Abbott has maintained on pollie travel entitlements that the system is broken, it’s not so much the actions of individuals. Bronwyn Bishop, however, erred and was Abbott’s pick. If the system is broken, then the party in government is held responsible. Either way Abbott can’t escape.
Abbott hung onto Bishop too long. By the time he forced her resignation, the damage was done. Even the revelation of Labor’s Tony Burke claiming $12,000 to pay for a family trip to Uluru didn’t change perceptions of a government with no connection to the reality of voters’ lives. The announcement of a “root and branch inquiry” came too late.
Newspoll apparently held back its otherwise fortnightly poll to coincide with the return of parliament. The news was bad. The primary LNP vote fell to 39%, below 40 again, with Labor ahead TPP 54-46. That’s the 28th consecutive Newspoll with Labor in front; the LNP would lose 35 seats and government. The situation is not as bad as it was in February, but bad and trending the wrong way.
Bernard Keane at Crikey:
- As Tony Abbott’s political recovery stalls and goes into reverse, his government is moving in ever-decreasing circles in an attempt to break out of a vicious spiral of political dysfunction and policy paralysis.
Laura Tingle in the AFR on the weekend has much the same view. Back in February Abbott promised good government.
- His problem now is that, six months on, he might have cleaned up some of the previous messes, but he has created a whole new set.
It is certainly hard to make the case that Tony Abbott has turned things around since February. In fact, it has got worse with the drift in policy and the mishandling of politics. Bad, even rash, political judgment has too often been mixed with a new caution on big-picture issues.
“Good government”, to most voters, seems like a sad joke.
She says that the government does have a story to tell.
- there has been a lot of stuff happening in the past six months: measures to boost child immunisation; white papers on Northern Australia and agriculture; a free-trade agreement with China; a well-accepted budget; initiatives on the ice epidemic, domestic violence and drought.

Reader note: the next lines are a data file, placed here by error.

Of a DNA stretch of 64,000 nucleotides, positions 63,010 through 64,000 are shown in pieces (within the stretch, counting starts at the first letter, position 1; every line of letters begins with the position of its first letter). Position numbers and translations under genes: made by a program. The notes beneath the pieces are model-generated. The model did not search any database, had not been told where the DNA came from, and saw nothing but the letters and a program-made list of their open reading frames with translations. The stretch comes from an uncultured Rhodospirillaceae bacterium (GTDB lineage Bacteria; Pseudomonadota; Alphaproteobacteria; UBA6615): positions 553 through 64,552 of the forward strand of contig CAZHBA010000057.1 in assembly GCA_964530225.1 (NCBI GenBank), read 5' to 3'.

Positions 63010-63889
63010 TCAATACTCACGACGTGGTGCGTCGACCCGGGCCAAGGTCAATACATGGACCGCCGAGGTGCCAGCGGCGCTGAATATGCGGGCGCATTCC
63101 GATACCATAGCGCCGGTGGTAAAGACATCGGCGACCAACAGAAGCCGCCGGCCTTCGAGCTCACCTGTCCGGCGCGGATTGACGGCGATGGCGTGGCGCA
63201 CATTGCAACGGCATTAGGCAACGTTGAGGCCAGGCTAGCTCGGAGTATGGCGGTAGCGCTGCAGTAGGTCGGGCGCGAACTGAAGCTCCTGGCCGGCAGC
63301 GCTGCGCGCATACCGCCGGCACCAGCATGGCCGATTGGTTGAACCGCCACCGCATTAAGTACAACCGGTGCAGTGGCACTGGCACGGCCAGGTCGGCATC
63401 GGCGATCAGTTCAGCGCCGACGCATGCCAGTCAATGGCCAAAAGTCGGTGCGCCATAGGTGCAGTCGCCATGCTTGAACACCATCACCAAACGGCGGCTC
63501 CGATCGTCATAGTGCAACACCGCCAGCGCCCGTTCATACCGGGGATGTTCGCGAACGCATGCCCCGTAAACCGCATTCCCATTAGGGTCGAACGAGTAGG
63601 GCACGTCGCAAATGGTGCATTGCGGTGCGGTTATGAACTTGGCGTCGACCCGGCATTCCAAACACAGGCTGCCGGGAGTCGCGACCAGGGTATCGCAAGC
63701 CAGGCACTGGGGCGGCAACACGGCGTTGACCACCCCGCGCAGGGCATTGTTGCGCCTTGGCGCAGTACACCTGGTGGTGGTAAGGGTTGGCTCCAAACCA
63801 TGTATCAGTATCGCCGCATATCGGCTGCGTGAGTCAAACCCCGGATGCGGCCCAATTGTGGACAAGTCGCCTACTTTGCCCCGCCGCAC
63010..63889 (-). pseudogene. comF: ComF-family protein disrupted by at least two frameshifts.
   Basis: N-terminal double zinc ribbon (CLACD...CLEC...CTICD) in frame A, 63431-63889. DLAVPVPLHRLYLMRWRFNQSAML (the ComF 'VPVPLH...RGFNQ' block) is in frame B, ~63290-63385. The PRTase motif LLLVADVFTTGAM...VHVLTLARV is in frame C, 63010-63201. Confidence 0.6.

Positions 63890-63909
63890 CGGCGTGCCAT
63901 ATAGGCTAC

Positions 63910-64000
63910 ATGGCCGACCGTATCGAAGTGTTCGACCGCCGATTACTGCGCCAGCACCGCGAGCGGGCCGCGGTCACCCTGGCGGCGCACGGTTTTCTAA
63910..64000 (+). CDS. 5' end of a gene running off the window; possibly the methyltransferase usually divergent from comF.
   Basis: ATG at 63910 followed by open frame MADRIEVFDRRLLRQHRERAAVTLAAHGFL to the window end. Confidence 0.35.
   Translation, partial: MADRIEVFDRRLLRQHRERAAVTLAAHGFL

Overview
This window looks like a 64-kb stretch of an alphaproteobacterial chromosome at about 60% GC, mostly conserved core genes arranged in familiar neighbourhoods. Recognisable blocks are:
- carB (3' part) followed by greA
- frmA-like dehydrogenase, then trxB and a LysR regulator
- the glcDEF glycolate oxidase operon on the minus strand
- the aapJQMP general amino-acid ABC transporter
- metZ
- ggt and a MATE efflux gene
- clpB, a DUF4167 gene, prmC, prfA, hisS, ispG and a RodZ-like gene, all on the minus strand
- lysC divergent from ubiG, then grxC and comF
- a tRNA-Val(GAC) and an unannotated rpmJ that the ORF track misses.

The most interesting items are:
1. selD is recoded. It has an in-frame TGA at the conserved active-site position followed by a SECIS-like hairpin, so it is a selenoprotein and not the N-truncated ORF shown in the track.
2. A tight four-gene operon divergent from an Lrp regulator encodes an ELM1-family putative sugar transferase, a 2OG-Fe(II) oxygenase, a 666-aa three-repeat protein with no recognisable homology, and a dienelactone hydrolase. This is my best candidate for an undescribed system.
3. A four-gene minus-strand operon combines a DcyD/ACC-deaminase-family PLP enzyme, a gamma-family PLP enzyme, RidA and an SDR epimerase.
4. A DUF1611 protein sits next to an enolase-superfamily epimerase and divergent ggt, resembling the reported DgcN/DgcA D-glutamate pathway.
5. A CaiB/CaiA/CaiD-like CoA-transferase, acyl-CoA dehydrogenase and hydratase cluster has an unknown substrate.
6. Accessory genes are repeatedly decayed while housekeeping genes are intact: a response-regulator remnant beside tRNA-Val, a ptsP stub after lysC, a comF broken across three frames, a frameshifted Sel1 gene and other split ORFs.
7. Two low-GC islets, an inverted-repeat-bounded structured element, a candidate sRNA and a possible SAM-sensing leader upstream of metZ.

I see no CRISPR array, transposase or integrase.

These have been crowded out by choppergate. Along the way
- there was the devastating and semi-public cabinet brawl over citizenship laws that not only showed the cabinet bitterly split, but once again showed the Prime Minister failing to consult, and most significantly, promoting legislation of highly questionable legal and constitutional standing.
Abbott’s involvement in a backbench letter backing him against the rest of the cabinet in this affair appalled many in the government.
Hockey has repeatedly spoken about the need for tax changes. Abbott has only been interested in the GST and won’t do anything before an election.
Even the superannuation industry knows there must be changes to super. Hockey spoke about it, so did Labor, then Abbott shut the conversation down.
The Productivity Commission suggested changes to penalty rates for work on Sunday in some sectors. Abtez started sruiking the changes. Abbott said it was a report to government, not a report of government, and again seemed to close discussion down.
People are starting to ask, says Tingle, “what is the actual point of this government, anyway?”
The travel entitlements issue has brought “the sense that this government just really doesn’t get it and are living on another planet.”
It’s hard to see what will change. Same sex marriage is likely to bring the Government grief, Labor has neutralised the asylum-seeker issue and outflanked the Government on renewables and climate change.
The politics reporter on the 7.30 Report said voters are starting to think the Government “doesn’t stand for much and achieves even less.”
So begins another exciting chapter in our politics! I suspect voters have stopped listening to Abbott the way they did to Julia Gillard in the end.
Much of Bernard Keane’s article was about Hockey and his call for lower taxes. Keane reckons he should have a beer with Wayne Swan. From the budget papers, it’s easy to pick the bigger spenders:
Finally an image of one backbencher not clapping the appointment of Tony Smith as the new speaker: